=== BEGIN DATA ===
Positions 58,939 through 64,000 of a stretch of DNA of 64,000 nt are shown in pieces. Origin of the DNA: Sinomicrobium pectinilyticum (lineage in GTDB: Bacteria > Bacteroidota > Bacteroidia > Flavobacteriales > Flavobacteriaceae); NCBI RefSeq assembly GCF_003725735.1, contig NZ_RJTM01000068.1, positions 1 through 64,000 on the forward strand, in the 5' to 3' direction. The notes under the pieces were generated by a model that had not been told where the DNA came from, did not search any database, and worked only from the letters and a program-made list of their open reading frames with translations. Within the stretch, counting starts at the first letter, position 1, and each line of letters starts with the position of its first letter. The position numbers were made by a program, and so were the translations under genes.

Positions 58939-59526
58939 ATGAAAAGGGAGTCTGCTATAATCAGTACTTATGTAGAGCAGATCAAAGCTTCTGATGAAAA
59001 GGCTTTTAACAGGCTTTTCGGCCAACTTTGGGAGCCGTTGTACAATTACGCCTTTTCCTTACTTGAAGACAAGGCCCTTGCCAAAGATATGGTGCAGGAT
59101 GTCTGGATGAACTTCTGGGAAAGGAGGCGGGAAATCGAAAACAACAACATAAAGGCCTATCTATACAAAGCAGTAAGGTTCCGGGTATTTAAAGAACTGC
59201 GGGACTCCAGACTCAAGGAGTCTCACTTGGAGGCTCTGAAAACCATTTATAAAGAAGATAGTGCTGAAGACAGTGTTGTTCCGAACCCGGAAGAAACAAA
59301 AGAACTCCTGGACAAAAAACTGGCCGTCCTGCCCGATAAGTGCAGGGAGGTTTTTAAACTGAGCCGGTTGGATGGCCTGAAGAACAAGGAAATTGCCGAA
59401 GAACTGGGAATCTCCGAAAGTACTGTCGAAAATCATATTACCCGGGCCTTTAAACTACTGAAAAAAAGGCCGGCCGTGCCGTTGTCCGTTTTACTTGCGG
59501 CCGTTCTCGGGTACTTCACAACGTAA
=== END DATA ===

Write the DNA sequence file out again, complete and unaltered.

Positions 58,939 through 64,000 of a stretch of DNA of 64,000 nt are shown in pieces. Origin of the DNA: Sinomicrobium pectinilyticum (lineage in GTDB: Bacteria > Bacteroidota > Bacteroidia > Flavobacteriales > Flavobacteriaceae); NCBI RefSeq assembly GCF_003725735.1, contig NZ_RJTM01000068.1, positions 1 through 64,000 on the forward strand, in the 5' to 3' direction. The notes under the pieces were generated by a model that had not been told where the DNA came from, did not search any database, and worked only from the letters and a program-made list of their open reading frames with translations. Within the stretch, counting starts at the first letter, position 1, and each line of letters starts with the position of its first letter. The position numbers were made by a program, and so were the translations under genes.

Positions 58939-59526
58939 ATGAAAAGGGAGTCTGCTATAATCAGTACTTATGTAGAGCAGATCAAAGCTTCTGATGAAAA
59001 GGCTTTTAACAGGCTTTTCGGCCAACTTTGGGAGCCGTTGTACAATTACGCCTTTTCCTTACTTGAAGACAAGGCCCTTGCCAAAGATATGGTGCAGGAT
59101 GTCTGGATGAACTTCTGGGAAAGGAGGCGGGAAATCGAAAACAACAACATAAAGGCCTATCTATACAAAGCAGTAAGGTTCCGGGTATTTAAAGAACTGC
59201 GGGACTCCAGACTCAAGGAGTCTCACTTGGAGGCTCTGAAAACCATTTATAAAGAAGATAGTGCTGAAGACAGTGTTGTTCCGAACCCGGAAGAAACAAA
59301 AGAACTCCTGGACAAAAAACTGGCCGTCCTGCCCGATAAGTGCAGGGAGGTTTTTAAACTGAGCCGGTTGGATGGCCTGAAGAACAAGGAAATTGCCGAA
59401 GAACTGGGAATCTCCGAAAGTACTGTCGAAAATCATATTACCCGGGCCTTTAAACTACTGAAAAAAAGGCCGGCCGTGCCGTTGTCCGTTTTACTTGCGG
59501 CCGTTCTCGGGTACTTCACAACGTAA